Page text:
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We were due to go to a carol service at the Methodist. I was seven or so and waiting in the living room of a schoolfriend’s house for her to finish getting ready and come downstairs. The TV was on – a tiny, flickering, black and white box in those days. It was a cowboy film and there, in the middle of a clearing, languished a cowboy who had been bitten by a deadly snake. Engrossed, unable to look away I watched him struggling against the effects of the poison. After that, snakes got added to my list of things to be terrified of, although I retained an idiosyncratic fondness for anacondas. There was an wonderful colour plate of an anaconda in my Odham’s Encyclopaedia (the magical ‘ae’ was sill around in those days) – luxuriously dangled around a tree. Anacondas only crushed their victims to death by wrapping their coils around them and squeezing, and then swallowing them whole (they can unhinge their jaws). This results in a victim-sized lump that moves slowly down the snake as the days pass. Nothing scary about anacondas at all, as far as I’m concerned.

And at some point – oh joy – I was taken to see Peter Pan in London, and when it got to the bit where Tinker Bell – inexplicably played in this production not by a proper fairy actress but by a torch beam and a bell from off stage – sacrificed herself by drinking the poison intended for Peter, how unexpected and terrifying that was. The torch beam/bell combination entered into the glass of “medicine” to which had been added by the vile Captain Hook – according to the book – “a yellow liquid quite unknown to science, which was probably the most virulent poison in existence”. How I hated Captain Hook, and how I worried for Tinker Bell/the offstage torch-beam as she faded, faded, fluttered, fluttered… and all in defence of the bumptious Pan. Any boy less worth drinking imaginary virulent yellow poison for would be hard to imagine.

And then of course we were all forced to clap to show we believed in fairies because children believing in fairies is what keeps them alive. Even then, there was a whiff of circular logic about this claim, something deeply suspect… but how could you not clap? Just in case the torch-beam/bell was really a fairy?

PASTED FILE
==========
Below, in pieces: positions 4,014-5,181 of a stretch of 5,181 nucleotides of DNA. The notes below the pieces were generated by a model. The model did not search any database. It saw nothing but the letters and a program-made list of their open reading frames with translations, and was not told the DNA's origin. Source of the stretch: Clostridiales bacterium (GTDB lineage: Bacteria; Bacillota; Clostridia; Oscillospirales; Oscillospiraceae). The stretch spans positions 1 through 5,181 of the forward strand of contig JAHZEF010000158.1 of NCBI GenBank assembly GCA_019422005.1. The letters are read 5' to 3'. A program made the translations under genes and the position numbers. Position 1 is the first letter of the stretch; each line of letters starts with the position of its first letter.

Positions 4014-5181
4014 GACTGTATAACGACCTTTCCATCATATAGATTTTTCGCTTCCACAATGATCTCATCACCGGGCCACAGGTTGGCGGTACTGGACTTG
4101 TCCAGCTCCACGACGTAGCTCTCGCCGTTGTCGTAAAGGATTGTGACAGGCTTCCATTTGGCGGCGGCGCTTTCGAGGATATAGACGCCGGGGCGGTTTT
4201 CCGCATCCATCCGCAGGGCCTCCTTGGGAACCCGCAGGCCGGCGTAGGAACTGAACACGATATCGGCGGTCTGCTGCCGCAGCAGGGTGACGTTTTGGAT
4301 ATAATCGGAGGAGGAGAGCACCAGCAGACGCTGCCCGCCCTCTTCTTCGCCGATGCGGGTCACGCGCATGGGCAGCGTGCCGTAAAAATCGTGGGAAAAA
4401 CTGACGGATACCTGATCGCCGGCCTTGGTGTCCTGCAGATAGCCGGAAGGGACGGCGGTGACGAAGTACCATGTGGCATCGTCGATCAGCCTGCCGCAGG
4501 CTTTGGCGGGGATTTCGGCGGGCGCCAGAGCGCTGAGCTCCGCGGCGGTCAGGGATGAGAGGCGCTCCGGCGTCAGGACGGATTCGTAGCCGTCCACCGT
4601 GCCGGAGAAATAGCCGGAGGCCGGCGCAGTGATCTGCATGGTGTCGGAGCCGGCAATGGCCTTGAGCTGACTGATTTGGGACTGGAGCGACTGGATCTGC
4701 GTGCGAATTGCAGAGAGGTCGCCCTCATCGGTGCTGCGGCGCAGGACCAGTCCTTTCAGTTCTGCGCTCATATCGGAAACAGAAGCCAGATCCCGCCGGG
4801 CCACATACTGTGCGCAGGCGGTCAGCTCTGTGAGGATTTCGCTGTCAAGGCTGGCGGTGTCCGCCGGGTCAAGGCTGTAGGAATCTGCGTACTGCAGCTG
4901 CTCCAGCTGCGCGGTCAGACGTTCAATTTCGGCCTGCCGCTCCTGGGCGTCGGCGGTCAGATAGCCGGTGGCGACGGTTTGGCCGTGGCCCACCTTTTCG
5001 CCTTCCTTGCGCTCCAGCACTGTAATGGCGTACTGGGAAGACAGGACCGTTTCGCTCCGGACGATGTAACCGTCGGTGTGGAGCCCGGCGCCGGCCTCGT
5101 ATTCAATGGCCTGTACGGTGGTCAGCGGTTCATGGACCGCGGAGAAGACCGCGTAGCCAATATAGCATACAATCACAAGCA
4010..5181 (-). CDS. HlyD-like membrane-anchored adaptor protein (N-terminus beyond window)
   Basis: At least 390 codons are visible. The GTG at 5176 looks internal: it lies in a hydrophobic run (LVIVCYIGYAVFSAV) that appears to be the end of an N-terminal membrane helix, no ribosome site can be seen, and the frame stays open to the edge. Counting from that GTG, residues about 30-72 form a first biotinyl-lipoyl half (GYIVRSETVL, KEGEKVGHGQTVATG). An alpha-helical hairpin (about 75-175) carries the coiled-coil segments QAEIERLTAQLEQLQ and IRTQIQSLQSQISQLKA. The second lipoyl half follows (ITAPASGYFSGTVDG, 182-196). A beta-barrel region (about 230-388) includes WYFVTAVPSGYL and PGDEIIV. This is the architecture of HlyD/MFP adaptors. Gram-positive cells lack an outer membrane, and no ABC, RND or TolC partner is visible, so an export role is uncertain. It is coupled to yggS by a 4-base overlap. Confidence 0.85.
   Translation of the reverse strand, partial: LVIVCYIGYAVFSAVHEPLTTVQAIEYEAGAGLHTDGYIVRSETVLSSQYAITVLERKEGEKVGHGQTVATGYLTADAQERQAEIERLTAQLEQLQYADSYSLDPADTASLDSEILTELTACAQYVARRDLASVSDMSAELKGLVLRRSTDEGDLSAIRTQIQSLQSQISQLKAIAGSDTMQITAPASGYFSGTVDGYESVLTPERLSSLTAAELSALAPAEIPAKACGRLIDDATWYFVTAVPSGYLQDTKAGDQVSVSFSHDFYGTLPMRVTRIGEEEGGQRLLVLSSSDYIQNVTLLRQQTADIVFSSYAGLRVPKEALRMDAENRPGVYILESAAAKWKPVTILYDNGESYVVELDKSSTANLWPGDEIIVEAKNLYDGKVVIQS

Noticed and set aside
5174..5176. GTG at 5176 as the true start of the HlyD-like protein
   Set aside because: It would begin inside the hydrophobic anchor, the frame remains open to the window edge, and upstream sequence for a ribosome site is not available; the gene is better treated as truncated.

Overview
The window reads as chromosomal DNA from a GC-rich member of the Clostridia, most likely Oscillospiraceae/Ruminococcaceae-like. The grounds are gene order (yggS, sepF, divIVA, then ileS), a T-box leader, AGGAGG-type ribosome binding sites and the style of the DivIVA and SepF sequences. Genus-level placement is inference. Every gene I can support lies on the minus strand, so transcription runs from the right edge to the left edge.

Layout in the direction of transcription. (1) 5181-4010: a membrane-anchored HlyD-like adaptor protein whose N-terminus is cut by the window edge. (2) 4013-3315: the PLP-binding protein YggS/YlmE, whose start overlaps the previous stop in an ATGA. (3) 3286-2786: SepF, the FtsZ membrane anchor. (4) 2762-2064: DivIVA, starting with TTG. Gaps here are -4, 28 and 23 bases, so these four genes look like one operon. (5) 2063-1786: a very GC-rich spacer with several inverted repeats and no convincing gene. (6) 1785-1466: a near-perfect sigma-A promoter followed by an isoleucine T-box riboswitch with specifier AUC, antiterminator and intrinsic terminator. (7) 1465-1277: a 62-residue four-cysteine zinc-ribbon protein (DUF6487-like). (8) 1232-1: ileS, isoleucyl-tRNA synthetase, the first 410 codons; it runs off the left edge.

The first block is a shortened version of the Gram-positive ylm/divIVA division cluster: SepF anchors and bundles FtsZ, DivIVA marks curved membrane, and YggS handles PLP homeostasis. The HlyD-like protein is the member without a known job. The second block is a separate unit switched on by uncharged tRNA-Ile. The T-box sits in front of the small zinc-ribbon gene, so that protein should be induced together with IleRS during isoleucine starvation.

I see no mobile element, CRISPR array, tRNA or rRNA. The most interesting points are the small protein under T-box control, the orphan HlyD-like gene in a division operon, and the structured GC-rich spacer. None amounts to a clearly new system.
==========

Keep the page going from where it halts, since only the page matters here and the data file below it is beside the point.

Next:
What were you most creeped out by as a child?

At the first clank of a chain…

When I was first attempting to supplement my income by writing Kindle e-books I would write about things that interested me, but hardly anybody seemed to want to buy the books. The logical thing, then, seemed to be to reverse tactics and write about things that didn’t interest me. I’ve always been a bit of an alien, so if I were to write e-books about things that felt utterly alien to me, normal people might really like them. And more importantly buy them.

So one evening I trawled the internet for records of subject matter most frequently googled by normal people, and the most popular subject matter for blogs. It seemed Music was number one with Fashion in second place. Unfortunately Music and Fashion were subjects as to which, as an Ancient Person, I was unlikely to be able to write with any credibility.

Ancient Person – where did that come from?

I knew it came from a poem and had in mind this phrase: Ancient person of my soul. I was inclined to think it was from a poem by Lewis Carroll called You are Old, Father William. This was possible as my uncle, who was at that time an officer in the Royal Air Force, would occasionally recite this poem when home on leave visiting my grandparents. But I was mistaken.

I googled Ancient person of my… since I was dubious about soul – and discovered it was in fact a line from A Song of a Young Lady to her Ancient Lover by John Wilmot, Earl of Rochester (1647 – 1680). John Wilmot was a member of the Hellfire Club, notorious at the time for his drinking, womanising and riotous behaviour; now chiefly remembered for a pet monkey and some poems. Sure enough:

Ancient Person, for whom I / All the flattering youth defy, / Long be it e’er thou grow old, / Aching, shaking, crazy cold; / But still continue as thou art, / Ancient Person of my heart.

I particularly like the line Aching, shaking, crazy, cold. I suppose I must have read Ancient Lover at school, though I’m pretty sure that at that stage in my life I wouldn’t have understood the last verse – or indeed most of the poem. Probably just as well, as I would have got into trouble for giggling if I had. This link should take you to it:

http://www.druidic.org/roc_love.htm#ancient

Having sorted that out I began to compile a list of potential money-spinning e-book titles: